Education

Training: Miami police stress the value of time in dealing with an active shooter

Sometimes even teachers need a lesson.

Roles were reversed Friday morning as South Florida police repeatedly emphasized the importance of time to Cushman School teachers seated in the Miami Police College auditorium for a symposium on what to do if an active shooter attacks.

Hosted by the Miami Police Department, the event taught faculty members how to properly respond to a mass shooting on their campus.

“It was very helpful,” said Krystal Nelson, a first-grade teaching assistant at the Miami private school. “It put us inside the actual scenario of how things might go. It causes you to think about what to do to better prepare yourself.”

The event was led by neighborhood resource officers from the department’s Shield Detail, a division focused on community outreach, who implored teachers to be aware of their surroundings at all times. Through a series of speeches ranging from spotting personality changes early and protocol once shots ring out, instructors and administrators began to understand how integral the role they play is in these situations.

“We’re not the first responders in this event — you are,” Officer Luis Gonzalez told the crowd, reiterating a mantra that was repeated several times throughout the morning. “The whole purpose of this training is to make you aware and to make you an active participant because something you might do could stop this horrific action or event from taking place.”

Putting the onus on faculty created an environment that was equal parts spirited and informative without dismissing the gravity of the subject matter. Smiles shifted to looks of disbelief as an officer’s presentation took a serious turn. Allison Luongo, a fifth-grade English teacher at Cushman, lauded Shield’s approach, which she says improved her confidence in this area.

“It was really empowering [for them] to help us be able to take care of all of our students because they’re all our kids,” Luongo said.

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Nursery Teacher Cindy Haralson from The Cushman School reacts to cellphone footage taken inside Marjory Stoneman Douglas High School during the Parkland shooting on February 14, 2018, during an Active Shooter Preparedness Symposium hosted by the Miami Police Shield Detail at the Miami Police College auditorium in Miami, Florida, on Friday, August 23, 2019. Daniel A Varela dvarela@miamiherald.com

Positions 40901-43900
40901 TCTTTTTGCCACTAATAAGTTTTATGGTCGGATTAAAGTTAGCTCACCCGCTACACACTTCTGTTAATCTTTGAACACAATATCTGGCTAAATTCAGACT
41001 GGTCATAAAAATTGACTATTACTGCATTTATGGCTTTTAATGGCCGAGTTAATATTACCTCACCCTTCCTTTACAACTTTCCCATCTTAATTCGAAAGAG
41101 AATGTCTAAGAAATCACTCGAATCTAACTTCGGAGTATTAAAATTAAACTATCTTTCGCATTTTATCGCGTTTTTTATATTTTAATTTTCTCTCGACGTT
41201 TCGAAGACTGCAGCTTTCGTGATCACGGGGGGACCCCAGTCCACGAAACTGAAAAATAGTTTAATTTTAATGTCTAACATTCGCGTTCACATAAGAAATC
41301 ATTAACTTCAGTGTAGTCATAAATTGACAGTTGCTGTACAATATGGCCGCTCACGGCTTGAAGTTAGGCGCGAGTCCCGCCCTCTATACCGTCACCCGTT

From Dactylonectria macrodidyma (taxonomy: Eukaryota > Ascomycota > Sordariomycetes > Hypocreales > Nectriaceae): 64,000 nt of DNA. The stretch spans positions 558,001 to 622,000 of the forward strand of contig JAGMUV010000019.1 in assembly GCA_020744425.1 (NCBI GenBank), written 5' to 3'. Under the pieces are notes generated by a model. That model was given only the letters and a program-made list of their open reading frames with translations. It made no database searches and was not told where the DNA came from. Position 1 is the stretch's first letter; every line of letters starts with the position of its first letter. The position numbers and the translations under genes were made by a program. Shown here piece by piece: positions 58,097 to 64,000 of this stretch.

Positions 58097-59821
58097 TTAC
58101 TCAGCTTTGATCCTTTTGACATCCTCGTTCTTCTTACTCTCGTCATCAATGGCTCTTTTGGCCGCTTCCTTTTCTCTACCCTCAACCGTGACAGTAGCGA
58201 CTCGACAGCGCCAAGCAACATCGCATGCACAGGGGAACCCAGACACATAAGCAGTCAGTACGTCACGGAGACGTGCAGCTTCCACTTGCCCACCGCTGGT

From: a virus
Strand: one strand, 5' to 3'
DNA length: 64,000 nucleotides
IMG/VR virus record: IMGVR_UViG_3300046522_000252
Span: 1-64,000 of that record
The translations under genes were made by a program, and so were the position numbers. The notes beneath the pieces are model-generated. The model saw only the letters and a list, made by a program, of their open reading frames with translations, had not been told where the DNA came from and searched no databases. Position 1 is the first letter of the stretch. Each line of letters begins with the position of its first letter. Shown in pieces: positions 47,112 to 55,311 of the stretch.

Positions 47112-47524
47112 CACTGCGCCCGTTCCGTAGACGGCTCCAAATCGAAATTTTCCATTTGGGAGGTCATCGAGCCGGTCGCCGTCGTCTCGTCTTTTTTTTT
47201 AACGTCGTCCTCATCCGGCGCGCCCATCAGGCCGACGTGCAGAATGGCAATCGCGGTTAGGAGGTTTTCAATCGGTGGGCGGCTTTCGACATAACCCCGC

This was, of course, by design. Neighborhood resource officers double as the community’s resources for individual school zones throughout Miami-Dade County. An ability to make these discussions somewhat enjoyable is a must.

“All of our Shield [resource officers] are trained to break the ice ...“ Lieutenant Alfredo Delgado said, “and to keep everyone in tune to what we’re going to teach them.”

Although this event was geared toward a Miami-Dade school, it was a member of the Coral Springs Police Department in Broward County whose message truly resonated. Deputy Chief Brad McKeone, who was one of the first responders to the mass shooting at Marjory Stoneman Douglas High School last year, made a point of explaining the extremely short time frame in which these incidents generally occur. The Parkland shooting lasted less than 10 minutes; all of the casualties occurred in less than four minutes.

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Images of known school shooters are projected onto the screen during a symposium hosted by Miami police for the faculty and staff of The Cushman School. Daniel A Varela dvarela@miamiherald.com

These short windows of time require near-perfect execution. Multiple members of the Parkland community lost their lives by making the wrong split-second decision. One such person was Jaime Guttenberg, a student who was “one second” away from the stairway when she was shot and killed.

Paraphrasing a quote from Jaime father Fred, McKeone ended his speech by stressing the significance of time in the event of an active shooter:

“Just one second, if that’s what I can get back, that can make all the difference.”

An earlier version of this story gave an incorrect first name for Jaime Guttenberg.

C. Isaiah Smalls II is a reporter covering breaking and trending news for the Miami Herald. Previously, he worked for ESPN’s The Undefeated as part of their inaugural class of Rhoden Fellows. He is a graduate of both Columbia University and Morehouse College.
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